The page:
Friday is the big night at Nuku'alofa's discos because on Saturday they must be firmly shut by midnight. Amusingly, some of them reopen a few seconds after midnight on Sunday, and there's dancing until sunrise Monday morning. Such is the way of the Lord!
At most of the places mentioned below, men must wear long pants and a shirt with a collar if they want to be admitted. These rules are for the convenience of doormen trying to keep out troublemakers, but there may be no exceptions. A $100 silk Gucci T-shirt won't do if it doesn't have a collar.
The Day and Night Dance Club in downtown Nuku'alofa is open Saturdays from 1800-2300.
The quaint, old Nuku'alofa Club, on Salote Road near the Royal Palace, has been a hangout for local male expats and assorted nobles since 1914, and they're a bit selective about who they let in: Poorly dressed men and females of all descriptions are most unwelcome. Before you'll be served, the bartender will have to find someone to sign you in, and you'll probably be asked where you're staying. Watch the reaction if you mention a backpacker hostel.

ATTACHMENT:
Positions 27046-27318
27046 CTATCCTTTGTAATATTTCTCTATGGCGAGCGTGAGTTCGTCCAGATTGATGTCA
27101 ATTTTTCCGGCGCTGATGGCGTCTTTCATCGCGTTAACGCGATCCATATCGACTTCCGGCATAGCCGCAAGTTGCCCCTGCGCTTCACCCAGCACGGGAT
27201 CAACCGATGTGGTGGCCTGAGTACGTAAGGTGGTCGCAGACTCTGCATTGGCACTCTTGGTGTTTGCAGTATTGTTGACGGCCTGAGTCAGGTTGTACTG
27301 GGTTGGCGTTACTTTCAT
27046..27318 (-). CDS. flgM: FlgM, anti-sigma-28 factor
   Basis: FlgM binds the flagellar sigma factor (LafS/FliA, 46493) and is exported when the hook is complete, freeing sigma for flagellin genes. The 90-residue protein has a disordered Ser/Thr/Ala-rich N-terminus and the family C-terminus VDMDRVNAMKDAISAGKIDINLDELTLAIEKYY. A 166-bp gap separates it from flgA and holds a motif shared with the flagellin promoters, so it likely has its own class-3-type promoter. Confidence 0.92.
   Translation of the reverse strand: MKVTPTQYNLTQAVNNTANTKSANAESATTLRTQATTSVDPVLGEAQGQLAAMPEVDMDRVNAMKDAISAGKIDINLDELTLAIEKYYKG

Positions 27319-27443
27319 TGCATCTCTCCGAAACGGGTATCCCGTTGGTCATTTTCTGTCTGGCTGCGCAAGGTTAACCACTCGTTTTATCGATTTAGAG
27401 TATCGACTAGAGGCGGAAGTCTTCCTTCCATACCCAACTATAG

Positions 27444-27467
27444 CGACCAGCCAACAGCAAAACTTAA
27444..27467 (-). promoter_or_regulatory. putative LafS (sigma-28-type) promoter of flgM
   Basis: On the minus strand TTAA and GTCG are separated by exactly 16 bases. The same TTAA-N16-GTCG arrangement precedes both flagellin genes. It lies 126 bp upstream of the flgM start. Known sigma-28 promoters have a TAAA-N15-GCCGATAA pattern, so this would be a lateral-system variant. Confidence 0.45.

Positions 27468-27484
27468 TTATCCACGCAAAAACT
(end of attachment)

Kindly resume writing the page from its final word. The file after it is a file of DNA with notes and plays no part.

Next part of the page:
The Billfish Bar opposite Queen Salote Wharf is considered by many to be Nuku'alofa's best bar.
You can taste kava at the Ulutea Club on Unga Road near Wellington Road. It's a local scene with photos and texts on Tongan history handing from the walls. You can stay and drink as many cups of kava as you like for a small fee. It's open 24 hours.
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